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Sherry Lansing

Sherry Lansing

Sherry Lee Heiman Lansing broke barriers as the first woman studio executive when she became head of 20th Century Fox in 1980, going on to lead Paramount Studios to create wildly successful blockbusters like Forrest Gump, Braveheart, and Titanic.

Sherry Lansing

Sherry Lee Heimann (Lansing) was born in Chicago on July 31, 1944. Her father, a real-estate agent, died of a heart attack when she was nine years old, leaving a thirty-two-year-old wife and two daughters, of whom Sherry was the elder by four and a half years. His widow declined the offer of his colleagues to help her by running his business and insisted on carrying it on by herself. This provided an excellent example of female independence for Sherry, who frequently accompanied her mother on her business rounds. Lansing graduated from Northwestern University and worked as a schoolteacher, model and actress (1970, in the films Loving and Rio Lobo). She joined MGM studios in 1973 and quickly moved up the corporate ladder.

Film Industry in the United States

The history of Jewish women’s contribution to the Hollywood film industry has been one of gradual progression toward ever higher levels of participation. For most of Hollywood’s history, the dominant tendency was to achieve a universal image that revealed no traces of ethnic heritage. This trend held until the 1960s and affected all ethnic groups. Only a few dozen Jewish actors were able to make their way into stardom under these constraints. Since the 1960s, however, Hollywood films have reflected a higher degree of ethnic diversity. The result of this change is that increasing numbers of Jewish actors have been able to establish careers in Hollywood.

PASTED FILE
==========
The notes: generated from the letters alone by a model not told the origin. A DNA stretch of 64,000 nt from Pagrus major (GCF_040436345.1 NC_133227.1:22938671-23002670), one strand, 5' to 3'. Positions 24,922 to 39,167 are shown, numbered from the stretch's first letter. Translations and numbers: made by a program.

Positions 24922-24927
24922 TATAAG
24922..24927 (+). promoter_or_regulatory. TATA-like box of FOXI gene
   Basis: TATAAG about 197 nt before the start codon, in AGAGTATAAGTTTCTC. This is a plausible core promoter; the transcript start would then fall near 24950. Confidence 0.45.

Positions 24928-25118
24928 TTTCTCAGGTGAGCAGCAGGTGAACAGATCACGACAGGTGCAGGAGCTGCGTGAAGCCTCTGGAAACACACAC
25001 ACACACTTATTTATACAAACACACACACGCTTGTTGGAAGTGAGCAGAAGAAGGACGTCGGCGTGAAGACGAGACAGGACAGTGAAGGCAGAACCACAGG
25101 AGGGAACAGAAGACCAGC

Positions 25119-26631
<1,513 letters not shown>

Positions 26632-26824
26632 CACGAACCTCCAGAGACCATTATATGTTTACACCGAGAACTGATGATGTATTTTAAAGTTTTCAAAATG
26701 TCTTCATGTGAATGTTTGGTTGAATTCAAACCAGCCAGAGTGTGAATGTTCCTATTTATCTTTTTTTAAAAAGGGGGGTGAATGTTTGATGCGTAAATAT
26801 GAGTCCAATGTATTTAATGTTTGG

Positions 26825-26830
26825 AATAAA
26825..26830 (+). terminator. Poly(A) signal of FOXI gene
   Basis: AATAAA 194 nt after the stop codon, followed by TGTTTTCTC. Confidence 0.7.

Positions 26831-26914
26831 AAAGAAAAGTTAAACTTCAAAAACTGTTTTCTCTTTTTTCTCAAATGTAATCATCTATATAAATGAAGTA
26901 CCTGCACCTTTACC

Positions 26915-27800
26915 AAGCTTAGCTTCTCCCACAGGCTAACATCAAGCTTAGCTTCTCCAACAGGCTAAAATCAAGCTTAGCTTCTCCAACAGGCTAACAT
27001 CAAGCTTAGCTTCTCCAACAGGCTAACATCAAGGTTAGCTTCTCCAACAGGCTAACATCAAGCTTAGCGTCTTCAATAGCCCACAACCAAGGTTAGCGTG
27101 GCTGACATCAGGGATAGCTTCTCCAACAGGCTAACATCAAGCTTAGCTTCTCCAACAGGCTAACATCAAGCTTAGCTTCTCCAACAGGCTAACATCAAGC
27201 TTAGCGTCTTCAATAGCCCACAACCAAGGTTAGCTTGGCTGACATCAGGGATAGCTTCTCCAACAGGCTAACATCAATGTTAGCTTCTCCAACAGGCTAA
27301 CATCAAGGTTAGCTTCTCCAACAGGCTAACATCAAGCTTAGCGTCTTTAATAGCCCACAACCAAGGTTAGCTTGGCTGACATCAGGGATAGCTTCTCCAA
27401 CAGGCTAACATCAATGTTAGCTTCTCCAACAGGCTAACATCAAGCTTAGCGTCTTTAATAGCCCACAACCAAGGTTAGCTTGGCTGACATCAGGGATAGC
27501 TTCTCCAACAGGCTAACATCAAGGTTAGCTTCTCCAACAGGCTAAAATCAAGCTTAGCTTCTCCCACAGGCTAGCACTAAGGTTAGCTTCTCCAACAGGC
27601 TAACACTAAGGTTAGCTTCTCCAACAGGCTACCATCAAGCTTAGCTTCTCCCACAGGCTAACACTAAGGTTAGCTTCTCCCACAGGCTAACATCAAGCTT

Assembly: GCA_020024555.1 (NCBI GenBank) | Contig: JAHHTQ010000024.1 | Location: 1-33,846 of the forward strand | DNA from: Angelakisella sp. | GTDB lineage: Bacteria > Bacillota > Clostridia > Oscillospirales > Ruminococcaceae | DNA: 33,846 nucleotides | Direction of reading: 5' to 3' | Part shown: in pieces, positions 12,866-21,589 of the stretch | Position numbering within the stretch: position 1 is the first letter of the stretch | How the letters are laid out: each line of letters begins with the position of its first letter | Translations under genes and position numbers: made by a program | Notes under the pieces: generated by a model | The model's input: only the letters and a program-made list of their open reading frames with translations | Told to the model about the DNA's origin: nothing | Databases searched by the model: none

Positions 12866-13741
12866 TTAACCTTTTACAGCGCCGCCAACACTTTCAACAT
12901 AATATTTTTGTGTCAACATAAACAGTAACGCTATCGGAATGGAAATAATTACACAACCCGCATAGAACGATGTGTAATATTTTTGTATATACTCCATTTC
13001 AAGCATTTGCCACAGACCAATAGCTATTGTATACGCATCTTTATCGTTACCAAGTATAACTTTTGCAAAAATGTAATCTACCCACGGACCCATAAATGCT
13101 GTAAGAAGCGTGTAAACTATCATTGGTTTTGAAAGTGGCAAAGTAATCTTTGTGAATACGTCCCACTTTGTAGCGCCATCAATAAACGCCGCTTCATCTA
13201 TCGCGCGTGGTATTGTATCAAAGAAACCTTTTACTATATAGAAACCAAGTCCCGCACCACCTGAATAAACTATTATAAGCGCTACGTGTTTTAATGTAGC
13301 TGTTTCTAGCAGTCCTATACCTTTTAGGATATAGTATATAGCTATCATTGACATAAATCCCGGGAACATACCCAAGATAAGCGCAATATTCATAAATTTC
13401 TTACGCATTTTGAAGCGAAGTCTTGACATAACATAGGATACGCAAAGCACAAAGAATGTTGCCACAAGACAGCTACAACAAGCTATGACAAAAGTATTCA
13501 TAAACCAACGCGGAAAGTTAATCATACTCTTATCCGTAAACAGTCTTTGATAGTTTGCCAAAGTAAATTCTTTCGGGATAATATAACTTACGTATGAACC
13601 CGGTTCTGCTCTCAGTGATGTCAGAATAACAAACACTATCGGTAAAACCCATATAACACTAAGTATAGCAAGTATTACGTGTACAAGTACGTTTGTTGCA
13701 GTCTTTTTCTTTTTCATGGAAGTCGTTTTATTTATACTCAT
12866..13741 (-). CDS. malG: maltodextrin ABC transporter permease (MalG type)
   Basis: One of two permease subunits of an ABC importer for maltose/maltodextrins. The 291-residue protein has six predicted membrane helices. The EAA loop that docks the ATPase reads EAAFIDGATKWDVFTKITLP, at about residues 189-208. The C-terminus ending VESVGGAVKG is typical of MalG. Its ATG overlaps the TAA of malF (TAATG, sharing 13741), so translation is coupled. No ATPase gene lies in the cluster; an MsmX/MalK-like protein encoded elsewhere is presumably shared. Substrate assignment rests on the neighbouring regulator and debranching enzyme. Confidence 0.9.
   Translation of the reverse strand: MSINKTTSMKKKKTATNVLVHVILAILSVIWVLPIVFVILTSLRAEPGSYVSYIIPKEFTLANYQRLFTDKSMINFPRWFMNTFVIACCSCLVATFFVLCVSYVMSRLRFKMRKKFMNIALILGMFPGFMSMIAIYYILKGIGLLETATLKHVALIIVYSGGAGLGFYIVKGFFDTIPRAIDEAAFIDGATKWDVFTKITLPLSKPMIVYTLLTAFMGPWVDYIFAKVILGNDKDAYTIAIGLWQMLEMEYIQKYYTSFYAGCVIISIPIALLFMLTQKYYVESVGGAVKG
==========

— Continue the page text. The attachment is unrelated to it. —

Advertising and Consumer Culture in the United States

In the twentieth century, Jewish women played a disproportionate role in the development of American consumer culture because of a combination of factors. For one, American industry became increasingly consumer-oriented, and consumer industries were comparatively open to small entrepreneurs. For another, Jewish immigrants and their children tended to display strong entrepreneurial tendencies.

How to cite this page

Jewish Women's Archive. "Sherry Lansing." (Viewed on October 1, 2014) <http://jwa.org/taxonomy/term/10456>.

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